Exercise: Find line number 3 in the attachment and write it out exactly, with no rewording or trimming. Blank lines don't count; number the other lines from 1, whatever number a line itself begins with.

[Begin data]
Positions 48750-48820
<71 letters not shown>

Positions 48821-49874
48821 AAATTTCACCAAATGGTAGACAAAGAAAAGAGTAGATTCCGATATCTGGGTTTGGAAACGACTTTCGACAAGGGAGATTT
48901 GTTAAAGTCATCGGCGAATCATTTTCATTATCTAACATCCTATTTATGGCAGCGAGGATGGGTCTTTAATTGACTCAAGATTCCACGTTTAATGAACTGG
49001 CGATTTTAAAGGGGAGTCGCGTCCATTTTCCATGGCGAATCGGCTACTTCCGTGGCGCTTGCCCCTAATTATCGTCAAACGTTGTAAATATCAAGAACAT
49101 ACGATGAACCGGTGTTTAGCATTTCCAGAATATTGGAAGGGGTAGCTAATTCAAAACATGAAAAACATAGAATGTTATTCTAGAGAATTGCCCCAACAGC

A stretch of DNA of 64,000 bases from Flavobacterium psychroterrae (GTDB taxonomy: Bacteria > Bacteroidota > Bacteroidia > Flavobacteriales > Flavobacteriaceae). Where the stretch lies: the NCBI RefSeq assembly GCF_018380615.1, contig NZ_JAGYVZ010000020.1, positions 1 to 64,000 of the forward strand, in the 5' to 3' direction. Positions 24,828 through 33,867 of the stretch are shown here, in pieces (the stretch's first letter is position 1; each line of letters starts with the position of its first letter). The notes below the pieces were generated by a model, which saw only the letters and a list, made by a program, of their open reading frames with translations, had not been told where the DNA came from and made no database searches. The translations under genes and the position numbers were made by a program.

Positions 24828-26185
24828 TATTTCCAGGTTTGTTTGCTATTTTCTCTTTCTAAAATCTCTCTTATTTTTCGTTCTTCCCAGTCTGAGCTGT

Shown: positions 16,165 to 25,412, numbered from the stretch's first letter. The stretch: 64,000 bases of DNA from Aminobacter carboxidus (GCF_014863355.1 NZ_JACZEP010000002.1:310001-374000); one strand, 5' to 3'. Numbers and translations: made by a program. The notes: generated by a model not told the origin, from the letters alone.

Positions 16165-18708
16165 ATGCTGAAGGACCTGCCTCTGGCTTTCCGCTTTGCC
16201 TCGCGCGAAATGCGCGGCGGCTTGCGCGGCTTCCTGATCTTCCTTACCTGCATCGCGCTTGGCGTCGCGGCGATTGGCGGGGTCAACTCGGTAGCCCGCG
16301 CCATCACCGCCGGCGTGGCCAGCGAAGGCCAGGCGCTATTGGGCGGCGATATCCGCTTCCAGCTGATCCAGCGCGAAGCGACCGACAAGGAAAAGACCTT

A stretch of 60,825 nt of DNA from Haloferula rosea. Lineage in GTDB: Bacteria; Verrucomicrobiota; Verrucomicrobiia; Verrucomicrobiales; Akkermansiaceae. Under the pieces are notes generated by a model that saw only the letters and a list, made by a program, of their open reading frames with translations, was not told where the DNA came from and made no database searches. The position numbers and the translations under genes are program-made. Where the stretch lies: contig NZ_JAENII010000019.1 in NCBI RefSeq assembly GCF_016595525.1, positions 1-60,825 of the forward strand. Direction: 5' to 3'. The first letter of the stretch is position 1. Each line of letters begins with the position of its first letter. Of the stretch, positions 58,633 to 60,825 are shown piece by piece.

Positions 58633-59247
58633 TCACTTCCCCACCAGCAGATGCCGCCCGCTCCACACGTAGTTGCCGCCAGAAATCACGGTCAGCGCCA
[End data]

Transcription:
Positions 48821-49874